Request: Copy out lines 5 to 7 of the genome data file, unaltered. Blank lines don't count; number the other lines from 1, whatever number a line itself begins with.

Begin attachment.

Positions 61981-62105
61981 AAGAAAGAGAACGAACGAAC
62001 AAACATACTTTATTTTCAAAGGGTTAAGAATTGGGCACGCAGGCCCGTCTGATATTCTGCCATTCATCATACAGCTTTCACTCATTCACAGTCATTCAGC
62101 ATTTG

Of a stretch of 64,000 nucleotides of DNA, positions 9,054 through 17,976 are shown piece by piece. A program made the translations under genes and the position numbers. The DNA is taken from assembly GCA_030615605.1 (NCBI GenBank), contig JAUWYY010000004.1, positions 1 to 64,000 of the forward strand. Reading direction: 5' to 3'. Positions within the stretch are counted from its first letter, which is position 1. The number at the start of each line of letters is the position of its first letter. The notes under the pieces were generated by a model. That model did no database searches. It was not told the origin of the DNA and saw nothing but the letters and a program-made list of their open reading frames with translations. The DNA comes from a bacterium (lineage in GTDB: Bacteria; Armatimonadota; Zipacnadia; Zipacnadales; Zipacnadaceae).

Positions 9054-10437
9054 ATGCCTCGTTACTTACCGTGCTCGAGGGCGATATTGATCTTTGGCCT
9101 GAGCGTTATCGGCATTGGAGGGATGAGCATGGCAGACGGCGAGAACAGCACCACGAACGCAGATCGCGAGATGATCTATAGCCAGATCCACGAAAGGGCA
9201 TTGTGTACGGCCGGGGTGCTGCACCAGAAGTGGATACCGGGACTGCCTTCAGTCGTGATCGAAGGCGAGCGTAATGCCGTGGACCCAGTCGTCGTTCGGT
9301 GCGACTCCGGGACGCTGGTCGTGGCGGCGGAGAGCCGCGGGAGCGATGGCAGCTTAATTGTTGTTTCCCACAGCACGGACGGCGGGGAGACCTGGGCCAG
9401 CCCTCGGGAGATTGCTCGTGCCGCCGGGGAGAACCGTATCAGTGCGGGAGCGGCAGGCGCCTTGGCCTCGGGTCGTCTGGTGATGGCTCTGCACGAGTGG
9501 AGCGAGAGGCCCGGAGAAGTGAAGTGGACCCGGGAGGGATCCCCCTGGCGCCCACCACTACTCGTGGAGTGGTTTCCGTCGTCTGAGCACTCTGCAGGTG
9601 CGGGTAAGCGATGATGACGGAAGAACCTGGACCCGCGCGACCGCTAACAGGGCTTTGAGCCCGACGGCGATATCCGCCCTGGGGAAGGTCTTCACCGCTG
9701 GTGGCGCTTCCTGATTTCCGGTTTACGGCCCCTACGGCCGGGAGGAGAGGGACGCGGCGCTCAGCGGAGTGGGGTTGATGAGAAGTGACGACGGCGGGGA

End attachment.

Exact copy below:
Of a stretch of 64,000 nucleotides of DNA, positions 9,054 through 17,976 are shown piece by piece. A program made the translations under genes and the position numbers. The DNA is taken from assembly GCA_030615605.1 (NCBI GenBank), contig JAUWYY010000004.1, positions 1 to 64,000 of the forward strand. Reading direction: 5' to 3'. Positions within the stretch are counted from its first letter, which is position 1. The number at the start of each line of letters is the position of its first letter. The notes under the pieces were generated by a model. That model did no database searches. It was not told the origin of the DNA and saw nothing but the letters and a program-made list of their open reading frames with translations. The DNA comes from a bacterium (lineage in GTDB: Bacteria; Armatimonadota; Zipacnadia; Zipacnadales; Zipacnadaceae).

Positions 9054-10437
9054 ATGCCTCGTTACTTACCGTGCTCGAGGGCGATATTGATCTTTGGCCT